Hi Friends!

We finally got our internet set up (sorry so late!), but after getting settled in, sleeping off the jet lag, and figuring out how to survive eight hours as a pedestrian around here, we have some beginning adventures to share.

The flight over was fairly uneventful, thankfully. Aside from a medical emergency towards the end of our Dulles to Tokyo trip (not to make light of it, but “drink your juice, Shelby” moments are scary in person!), the flights went smoothly. We shared a few rolls of sushi in the Narita airport with our seat mate, an army commander who’s lived in the SE Asia area for 12 years. He showed us through security, made sure we knew where we were going, and gave us the Bangkok skinny.

The Tokyo to Bangkok flight tacked on another seven hours to our journey, but for all our weariness, I have to say the Japanese flight crew and attendants were amazing. They were kind, patient, helpful, hospitable, and overall just plain pleasant! I wish I could always fly ANA. Plus they served Kobe beef on the flight. It felt like I was eating beef for breakfast, but it was worth it!

We landed in Bangkok at 1 AM, and were picked up right away. Once we checked into our apartment, I made up our beds while Colby researched how to get to work the next morning…by 9 AM. And by research, I mean he looked at a map and translated what he could from our pocket dictionary (we hadn’t internet or phone at this point). Smarty pants caught the tuk-tuk in time, made it to the sky train, got off at the right stop, and showed up bright and early for Tuesday’s work at the Embassy. Way to go, babe!

Meanwhile, I saw a few Bangkokian (yes, that’s the adjective) sites while Colby was a work. The first was the Erawan Shrine, which is one of six Hindu shrines around the Ratchaprasing intersection. Established in 1956, this shrine is home to Brahma, and started as a more humble Thai spirit house. Apparently, after the hotel on the property experienced too many misfortunes to handle, the proprietors took the advice of a Brahmin priest: build a shrine to assuage the bad karma associated with the building’s auspicious date of first ground breaking. Thank you, Lonely Planet.

Worshippers leave marigold garlands, burn incense, and offer bottles of water and soda (with straws) at the shrine. Once their prayers are granted, they commission the shrine dancers and musicians to perform. I happened to catch this performance, and it was so neat!

We’re planning on seeing Wat Pho, Wat Phra Kaew, the Grand Palace, the Jim Thompson House, and possibly Chinatown this weekend. Until then, here are a few other fun Bangkokian (I will never tire of that) images.

Indra Shrine at Ratchaprasong

This tuk-tuk driver has the right idea.

Here, most every taxi is pink. Yesss.


5 thoughts on “Sawatdee

  1. Love the apartment, such clean and simple lines- yoga zone-like. Shrines are so ornate and beautiful. So proud of you for venturing out on your own and enjoying the sites. Thanks for blogging
    –travels with Natalie, Love, Mom

  2. Doh! I just inquired on Colby’s post as to what your living accommodations are. I initially read your post from my Hotmail account, Natalie. Your photos aren’t visible on Hotmail. It’s a MUCH better experience to read your posts from your blog website. So many pretty and colorful pictures. Thank you for those. Thailand looks like a feast for the eyes based on your photos.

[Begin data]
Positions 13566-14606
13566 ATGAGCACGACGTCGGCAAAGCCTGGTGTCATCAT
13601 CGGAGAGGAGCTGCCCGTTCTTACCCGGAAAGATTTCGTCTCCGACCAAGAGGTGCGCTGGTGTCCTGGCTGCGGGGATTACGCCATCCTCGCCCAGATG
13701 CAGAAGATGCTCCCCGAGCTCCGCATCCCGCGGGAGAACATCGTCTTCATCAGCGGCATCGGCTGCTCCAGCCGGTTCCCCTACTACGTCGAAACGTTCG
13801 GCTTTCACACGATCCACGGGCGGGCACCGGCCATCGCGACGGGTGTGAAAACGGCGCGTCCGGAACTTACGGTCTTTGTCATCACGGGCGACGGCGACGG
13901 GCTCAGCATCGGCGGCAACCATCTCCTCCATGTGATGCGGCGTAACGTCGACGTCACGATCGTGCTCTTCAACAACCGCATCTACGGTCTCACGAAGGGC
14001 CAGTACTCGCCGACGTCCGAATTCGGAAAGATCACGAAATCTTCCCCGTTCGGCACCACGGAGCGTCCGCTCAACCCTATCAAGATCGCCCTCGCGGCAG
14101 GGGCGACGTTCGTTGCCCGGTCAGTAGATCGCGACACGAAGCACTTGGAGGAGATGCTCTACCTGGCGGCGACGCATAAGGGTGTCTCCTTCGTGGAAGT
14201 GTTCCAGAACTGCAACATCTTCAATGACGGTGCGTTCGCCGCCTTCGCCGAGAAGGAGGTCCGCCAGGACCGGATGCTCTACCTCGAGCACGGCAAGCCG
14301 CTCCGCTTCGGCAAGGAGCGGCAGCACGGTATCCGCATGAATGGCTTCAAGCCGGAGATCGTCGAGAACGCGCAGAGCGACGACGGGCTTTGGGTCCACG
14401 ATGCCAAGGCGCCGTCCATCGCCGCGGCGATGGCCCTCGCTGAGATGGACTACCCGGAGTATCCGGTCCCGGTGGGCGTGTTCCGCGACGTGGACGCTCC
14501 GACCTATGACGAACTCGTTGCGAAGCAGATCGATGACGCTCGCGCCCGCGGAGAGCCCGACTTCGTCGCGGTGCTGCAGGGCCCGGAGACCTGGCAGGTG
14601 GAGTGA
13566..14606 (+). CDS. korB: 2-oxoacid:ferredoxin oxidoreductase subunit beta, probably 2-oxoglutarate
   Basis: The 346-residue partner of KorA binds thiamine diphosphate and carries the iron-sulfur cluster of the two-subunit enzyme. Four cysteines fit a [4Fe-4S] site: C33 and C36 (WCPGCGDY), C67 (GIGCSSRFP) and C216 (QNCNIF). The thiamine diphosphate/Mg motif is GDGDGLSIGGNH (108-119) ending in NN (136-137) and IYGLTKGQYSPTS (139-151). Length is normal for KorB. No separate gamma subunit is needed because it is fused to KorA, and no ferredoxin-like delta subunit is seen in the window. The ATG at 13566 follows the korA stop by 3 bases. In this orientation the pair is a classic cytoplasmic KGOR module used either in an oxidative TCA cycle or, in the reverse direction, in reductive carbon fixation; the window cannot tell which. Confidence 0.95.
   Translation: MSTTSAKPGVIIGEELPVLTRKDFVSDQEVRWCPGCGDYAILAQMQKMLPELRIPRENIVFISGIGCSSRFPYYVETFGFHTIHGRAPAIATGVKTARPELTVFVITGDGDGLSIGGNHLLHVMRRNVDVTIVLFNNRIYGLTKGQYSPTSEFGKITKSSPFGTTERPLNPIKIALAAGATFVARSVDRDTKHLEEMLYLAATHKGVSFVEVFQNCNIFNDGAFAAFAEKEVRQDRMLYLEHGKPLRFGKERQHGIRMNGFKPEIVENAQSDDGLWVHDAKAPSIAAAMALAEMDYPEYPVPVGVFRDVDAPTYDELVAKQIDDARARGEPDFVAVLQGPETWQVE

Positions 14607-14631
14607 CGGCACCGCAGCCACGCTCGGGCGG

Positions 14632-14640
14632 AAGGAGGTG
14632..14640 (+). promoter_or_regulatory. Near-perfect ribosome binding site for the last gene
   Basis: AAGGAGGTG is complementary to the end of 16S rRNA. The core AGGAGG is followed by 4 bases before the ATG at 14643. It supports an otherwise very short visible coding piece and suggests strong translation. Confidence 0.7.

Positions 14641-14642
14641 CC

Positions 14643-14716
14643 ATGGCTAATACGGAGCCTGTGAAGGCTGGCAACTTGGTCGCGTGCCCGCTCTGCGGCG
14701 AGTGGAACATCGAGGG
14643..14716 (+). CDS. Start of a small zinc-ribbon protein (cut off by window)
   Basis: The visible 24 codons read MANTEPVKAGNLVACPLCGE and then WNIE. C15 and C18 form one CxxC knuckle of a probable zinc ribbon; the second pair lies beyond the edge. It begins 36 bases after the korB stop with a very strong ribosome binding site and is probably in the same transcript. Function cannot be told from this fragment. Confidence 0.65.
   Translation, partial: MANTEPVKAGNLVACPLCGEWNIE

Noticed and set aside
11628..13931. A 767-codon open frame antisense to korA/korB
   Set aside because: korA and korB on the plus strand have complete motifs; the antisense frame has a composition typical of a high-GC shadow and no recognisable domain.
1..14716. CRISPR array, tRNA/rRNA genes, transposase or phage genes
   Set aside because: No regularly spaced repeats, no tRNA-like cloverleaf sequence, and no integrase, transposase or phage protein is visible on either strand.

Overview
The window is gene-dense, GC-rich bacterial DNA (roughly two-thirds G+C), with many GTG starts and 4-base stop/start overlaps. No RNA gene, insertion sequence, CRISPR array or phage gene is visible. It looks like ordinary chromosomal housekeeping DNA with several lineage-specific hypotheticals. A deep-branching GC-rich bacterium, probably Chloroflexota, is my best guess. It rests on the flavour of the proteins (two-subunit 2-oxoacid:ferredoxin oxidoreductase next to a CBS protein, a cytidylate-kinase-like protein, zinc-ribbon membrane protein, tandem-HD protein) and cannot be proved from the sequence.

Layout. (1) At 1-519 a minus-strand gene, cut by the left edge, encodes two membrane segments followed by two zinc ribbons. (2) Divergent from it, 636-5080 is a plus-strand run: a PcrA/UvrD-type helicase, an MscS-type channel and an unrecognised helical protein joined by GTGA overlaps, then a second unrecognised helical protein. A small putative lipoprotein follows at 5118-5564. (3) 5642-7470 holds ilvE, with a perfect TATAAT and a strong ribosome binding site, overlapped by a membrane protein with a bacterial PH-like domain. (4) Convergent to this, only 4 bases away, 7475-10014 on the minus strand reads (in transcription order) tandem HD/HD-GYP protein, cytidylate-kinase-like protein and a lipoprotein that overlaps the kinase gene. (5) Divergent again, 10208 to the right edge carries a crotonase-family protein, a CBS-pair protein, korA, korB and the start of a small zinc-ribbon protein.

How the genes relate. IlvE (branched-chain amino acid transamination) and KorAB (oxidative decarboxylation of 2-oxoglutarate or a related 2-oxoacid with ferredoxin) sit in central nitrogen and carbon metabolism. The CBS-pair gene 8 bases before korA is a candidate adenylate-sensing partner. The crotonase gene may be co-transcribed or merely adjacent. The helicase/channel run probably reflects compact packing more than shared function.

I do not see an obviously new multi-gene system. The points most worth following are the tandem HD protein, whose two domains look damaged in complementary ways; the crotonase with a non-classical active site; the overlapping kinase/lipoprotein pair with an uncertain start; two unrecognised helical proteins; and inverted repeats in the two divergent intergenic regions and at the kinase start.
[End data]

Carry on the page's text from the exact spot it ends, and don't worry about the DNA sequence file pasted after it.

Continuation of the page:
Nice apartment! Which floor are you on?

    Do many of the “Thais on the street” speak English? Is getting around “idiot-proof”/user-friendly or not so much?

    I’m enjoying your dispatches from Thailand very much. Love, Aunt Chris

    • Aunt Chris, I can’t remember what thread I responded to part of your question on…but now I’m realizing I didn’t answer all of it! The 23rd floor is high, especially when Thai code doesn’t call for high guardrails or secure window screens (more on that in another post!). As for getting around, it’s not easy. I mean, public transport is swell, but tuk-tuk (rickshaw) and motor taxis are a bit, shall I say risky? Yes, VERY risky. Walking on the sidewalk requires full attention, at least for me! Motor taxis come out of nowhere. Luckily, many above-street crosswalks are around town, because as we learned today in our Embassy welcome brief, being a pedestrian is the greatest health risk in Bangkok. And I believe it! Also, many if not most of the Thais speak some English. And to my surprise, the signage is in both Thai and English (lots of icons too). Thailand relies largely on tourism for its industry, so people are very accommodating. Plus, the Thai people are nice to begin with. I’m liking it more here each day! Love, Nat

  3. The house looks great – so excited that you are getting settled and out and about the city! The pictures are great and love hearing about your bangkokian adventures! Love Dad Potter

  4. Thank you for your reply, Natalie. Very interesting. That’s terrific that the Embassy gave you a welcome brief. I’m very glad to hear that you’re enjoying Bangkok more each day. I did a time zone check. You’re 12 hours ahead of us. I imagine when you’re that far away, there’s quite a culture shock factor.

    Last night, unrelated to you and Colby, Juan and I were discussing how he’s spent almost his entire career in the Central time zone. Even when he lived in Panama, he was in the Central time zone. He didn’t intend for that to happen when he got in the AF. Just the way it worked out. Ve

    I’m so pleased that you and Colby are experiencing this great adventure.

Leave a Reply

Fill in your details below or click an icon to log in: Logo

You are commenting using your account. Log Out / Change )

Twitter picture

You are commenting using your Twitter account. Log Out / Change )

Facebook photo

You are commenting using your Facebook account. Log Out / Change )

Google+ photo

You are commenting using your Google+ account. Log Out / Change )

Connecting to %s